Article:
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Educational project helps to prevent crime by inspiring young people


(L-R): Paige Musson, Cora Wild, Paul Naylor CEO DHA, Hardyal Dhindsa (DPCC), Alex Mychalyszym and Mia Cook

More than 700 youngsters have taken part in a new project aimed at boosting confidence and self-esteem and preventing crime in the Ilkeston area.

Ilkeston-based Direct Help and Advice (DHA) received £25,000 from Derbyshire Police and Crime Commissioner Alan Charles through the fifth round of his Crime Prevention Grant to tackle youth crime and antisocial behaviour.

Last week (17 March), the training and advice charity presented Deputy Police and Crime Commissioner, Hardyal Dhindsa, with a report detailing its success over the past 12 months and the positive outcomes it has already achieved under its Youth Central in the Community programme. This scheme involved engaging with young people in the Ilkeston area before negative patterns of behaviour emerged and included a photography project by Hair and Beauty students at Derby College's Ilkeston campus - designed to capture the best and the worst of the town.  

The project has exceeded initial expectations and has engaged with 760 young people since its launch – well beyond the 200 target number of people it had intended to reach to increase awareness of offending consequences and the impact of antisocial behaviour.

The organisation delivered 72 exciting sessions on a range of topics to develop their self-reliance, confidence and awareness of social issues including domestic violence, knife crime awareness, self-defence, wellbeing, money advice, e safety and gang awareness. The sessions were aimed at providing the young people with the right knowledge and tools to make lawful lifestyle choices and to prevent antisocial behaviour and crime.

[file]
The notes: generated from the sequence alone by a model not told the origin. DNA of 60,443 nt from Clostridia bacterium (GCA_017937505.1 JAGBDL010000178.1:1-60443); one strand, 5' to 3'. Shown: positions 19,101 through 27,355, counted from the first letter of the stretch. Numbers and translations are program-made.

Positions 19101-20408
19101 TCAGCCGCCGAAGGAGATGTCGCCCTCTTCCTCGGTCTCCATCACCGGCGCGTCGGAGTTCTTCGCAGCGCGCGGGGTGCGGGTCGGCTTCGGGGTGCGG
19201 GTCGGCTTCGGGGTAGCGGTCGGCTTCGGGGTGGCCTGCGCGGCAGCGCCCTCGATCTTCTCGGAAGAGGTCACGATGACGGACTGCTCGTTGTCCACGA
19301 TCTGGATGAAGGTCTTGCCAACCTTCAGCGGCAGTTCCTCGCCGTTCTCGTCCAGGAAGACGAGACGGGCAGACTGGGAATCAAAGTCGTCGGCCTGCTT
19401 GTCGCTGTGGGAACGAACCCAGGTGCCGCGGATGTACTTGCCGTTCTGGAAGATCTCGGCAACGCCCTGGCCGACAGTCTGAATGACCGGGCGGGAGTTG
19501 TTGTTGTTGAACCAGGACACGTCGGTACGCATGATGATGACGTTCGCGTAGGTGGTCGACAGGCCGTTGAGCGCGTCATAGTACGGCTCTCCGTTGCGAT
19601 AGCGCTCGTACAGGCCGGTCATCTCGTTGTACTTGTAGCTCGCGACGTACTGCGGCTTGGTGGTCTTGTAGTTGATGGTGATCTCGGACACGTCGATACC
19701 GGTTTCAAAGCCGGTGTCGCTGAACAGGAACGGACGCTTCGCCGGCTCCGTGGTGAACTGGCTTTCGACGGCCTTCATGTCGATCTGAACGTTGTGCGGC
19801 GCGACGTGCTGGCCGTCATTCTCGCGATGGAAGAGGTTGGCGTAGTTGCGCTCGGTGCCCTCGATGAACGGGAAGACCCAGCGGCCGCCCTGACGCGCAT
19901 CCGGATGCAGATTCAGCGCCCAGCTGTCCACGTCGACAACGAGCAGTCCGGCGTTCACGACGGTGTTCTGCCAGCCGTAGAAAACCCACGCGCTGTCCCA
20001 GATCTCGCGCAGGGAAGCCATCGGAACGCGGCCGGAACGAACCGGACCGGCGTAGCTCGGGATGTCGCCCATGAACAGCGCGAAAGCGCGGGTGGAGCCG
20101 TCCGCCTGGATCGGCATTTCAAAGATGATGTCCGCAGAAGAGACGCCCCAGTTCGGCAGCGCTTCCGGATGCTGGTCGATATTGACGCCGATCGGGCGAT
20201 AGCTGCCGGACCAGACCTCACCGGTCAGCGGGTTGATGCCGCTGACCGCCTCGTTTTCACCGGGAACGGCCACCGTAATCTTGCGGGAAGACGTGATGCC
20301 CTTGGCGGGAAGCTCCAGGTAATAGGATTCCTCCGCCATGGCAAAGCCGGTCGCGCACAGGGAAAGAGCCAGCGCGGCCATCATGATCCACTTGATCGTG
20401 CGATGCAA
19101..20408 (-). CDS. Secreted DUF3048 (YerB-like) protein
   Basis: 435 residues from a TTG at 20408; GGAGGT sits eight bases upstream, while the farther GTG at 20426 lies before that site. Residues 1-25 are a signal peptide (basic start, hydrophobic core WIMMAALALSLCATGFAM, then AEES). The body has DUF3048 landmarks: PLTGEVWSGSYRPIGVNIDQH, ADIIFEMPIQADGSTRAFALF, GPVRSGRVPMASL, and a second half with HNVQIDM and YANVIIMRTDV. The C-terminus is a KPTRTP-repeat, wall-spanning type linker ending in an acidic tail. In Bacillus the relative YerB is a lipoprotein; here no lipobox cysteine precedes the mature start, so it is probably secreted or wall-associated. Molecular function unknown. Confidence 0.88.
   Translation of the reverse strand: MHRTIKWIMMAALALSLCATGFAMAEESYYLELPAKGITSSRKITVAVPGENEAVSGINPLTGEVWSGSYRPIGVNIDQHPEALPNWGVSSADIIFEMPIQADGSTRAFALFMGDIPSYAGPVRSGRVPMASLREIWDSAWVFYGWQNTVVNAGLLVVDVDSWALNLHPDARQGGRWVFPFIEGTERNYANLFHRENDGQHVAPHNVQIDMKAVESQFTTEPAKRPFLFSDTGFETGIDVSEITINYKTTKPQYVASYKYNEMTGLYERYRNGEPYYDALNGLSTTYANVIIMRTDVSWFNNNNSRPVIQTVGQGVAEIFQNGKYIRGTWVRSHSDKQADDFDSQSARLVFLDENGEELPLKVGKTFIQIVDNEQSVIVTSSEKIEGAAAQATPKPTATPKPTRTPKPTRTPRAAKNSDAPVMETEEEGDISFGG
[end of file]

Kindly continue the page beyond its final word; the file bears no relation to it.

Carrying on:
Mr Dhindsa said: “Direct Help and Support has delivered hugely impressive outcomes from its youth engagement project and excellent value for money for taxpayers.

“Young people are the voice of our future and it’s important that we invest time, money and resources into projects that not only help to educate them but also provide young people with an opportunity to shine and recognise their skills and qualities. We need to guide young people to make the right decisions and the best way to do this is by showing them what they can achieve with hard work and dedication.

“I was pleased to meet many of the successful participants of this scheme to congratulate them for their efforts in person. The value of this project is evident by the sheer volume of young people reached in such a short space of time.”

In December, 65 young volunteers were honoured for their participation in the project during two celebration events. Many of the youngsters who benefited from the sessions were on-hand to meet Mr Dhindsa during his visit.

The project, which was delivered within the budget at £24,975, continues to be in high-demand from educational and community partners and currently 300 people are waiting to engage on a future programme.  

Organisers are currently looking into further avenues of funding.



Media Enquiries:    Sallie Blair - 01283 821012 / 07702 541401


Posted on Monday 21st March 2016
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